The data may be linked to Medicare Parts A and B claims data, allowing researchers to conduct studies previously not possible, particularly studies related to drug treatment patterns, health outcomes, and adverse events.6 To ensure the protection of beneficiaries’ privacy and commercially sensitive information, certain elements of the data are encrypted, and external researchers have no access to plan identifiers or disaggregated drug cost data. 

In conjunction with the release of the PDE data, HCFO issued a special topic solicitation seeking research that would contribute to the Medicare Part D evidence base; it funded two projects. Cindy Thomas, Ph.D., Brandeis University, will assess two state Medicaid policies—co-payment assistance to reduce Part D beneficiary cost-sharing and beneficiary-centered assignment—and the impact of the policies on health outcomes, beneficiary switching among plans, continuity of drug treatment, and Medicare program costs.7 Jack Hoadley, Ph.D., Georgetown University, will examine the extent of generic drug use in Medicare’s stand-alone drug plans for three classes of drugs—cholesterol drugs, anti-depressants, and hypertension drugs—and whether plan, formulary, and program designs are associated with the use of generics.8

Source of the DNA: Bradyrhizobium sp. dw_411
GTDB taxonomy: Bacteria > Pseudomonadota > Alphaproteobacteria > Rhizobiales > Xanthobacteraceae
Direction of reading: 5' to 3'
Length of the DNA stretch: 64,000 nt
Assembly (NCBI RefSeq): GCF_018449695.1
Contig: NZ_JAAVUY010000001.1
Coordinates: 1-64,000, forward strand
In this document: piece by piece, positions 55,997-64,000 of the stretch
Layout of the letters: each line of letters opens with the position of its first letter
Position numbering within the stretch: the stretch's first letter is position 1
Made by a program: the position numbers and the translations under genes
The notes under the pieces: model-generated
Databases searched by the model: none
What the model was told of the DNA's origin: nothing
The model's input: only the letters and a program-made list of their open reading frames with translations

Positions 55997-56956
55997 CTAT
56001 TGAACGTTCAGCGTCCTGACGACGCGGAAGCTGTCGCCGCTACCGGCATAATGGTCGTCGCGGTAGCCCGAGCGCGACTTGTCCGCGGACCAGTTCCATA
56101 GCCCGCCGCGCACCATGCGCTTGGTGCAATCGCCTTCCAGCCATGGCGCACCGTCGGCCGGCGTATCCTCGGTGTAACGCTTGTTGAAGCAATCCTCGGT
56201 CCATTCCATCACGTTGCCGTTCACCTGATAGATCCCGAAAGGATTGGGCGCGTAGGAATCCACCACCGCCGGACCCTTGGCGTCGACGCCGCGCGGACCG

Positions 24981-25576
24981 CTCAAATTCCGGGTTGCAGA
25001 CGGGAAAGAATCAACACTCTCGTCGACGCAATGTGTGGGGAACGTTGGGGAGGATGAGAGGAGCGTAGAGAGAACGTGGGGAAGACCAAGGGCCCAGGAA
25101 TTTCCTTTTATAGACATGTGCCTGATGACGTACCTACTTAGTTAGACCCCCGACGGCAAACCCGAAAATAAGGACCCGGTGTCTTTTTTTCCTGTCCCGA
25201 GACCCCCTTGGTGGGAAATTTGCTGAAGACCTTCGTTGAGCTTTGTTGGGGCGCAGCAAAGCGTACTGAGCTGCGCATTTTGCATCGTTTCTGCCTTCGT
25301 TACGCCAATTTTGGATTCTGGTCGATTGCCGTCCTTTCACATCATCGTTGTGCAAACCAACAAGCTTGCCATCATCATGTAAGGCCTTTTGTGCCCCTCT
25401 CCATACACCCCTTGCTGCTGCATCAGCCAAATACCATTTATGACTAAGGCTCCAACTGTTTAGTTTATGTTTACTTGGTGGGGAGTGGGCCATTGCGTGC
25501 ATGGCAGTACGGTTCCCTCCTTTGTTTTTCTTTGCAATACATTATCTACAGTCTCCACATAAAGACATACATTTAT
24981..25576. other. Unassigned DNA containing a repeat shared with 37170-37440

Future Changes to the Part D Benefit Design

Concerns over the affordability of prescription drugs, particularly during the donut hole, prompted discussion about the Part D benefit during the debate over health reform. In June 2009, President Obama and the pharmaceutical industry reached an accord in which the latter agreed to provide a discount on prescription drug spending to individuals in the donut hole and to reduce pharmaceutical industry-related costs by $80 billion over the next decade.9 Consequently, the Patient Protection and Affordable Care Act, signed into law on March 23, 2010, calls for the gradual closure of the donut hold by 2020 per the timeline below:10

  • 2010—Part D beneficiaries reaching the donut hole will receive a $250 rebate
  • 2011—Pharmaceutical manufacturers will provide a 50 percent discount on brand-name drugs filled during the donut hole, and, by 2020, the federal government will start phasing in subsidies for generic drugs filled during the donut hole in an amount up to 75 percent of the cost of the drugs
  • 2013—The federal government will start phasing in subsidies for brand-name drugs, covering 25 percent of the cost by 2020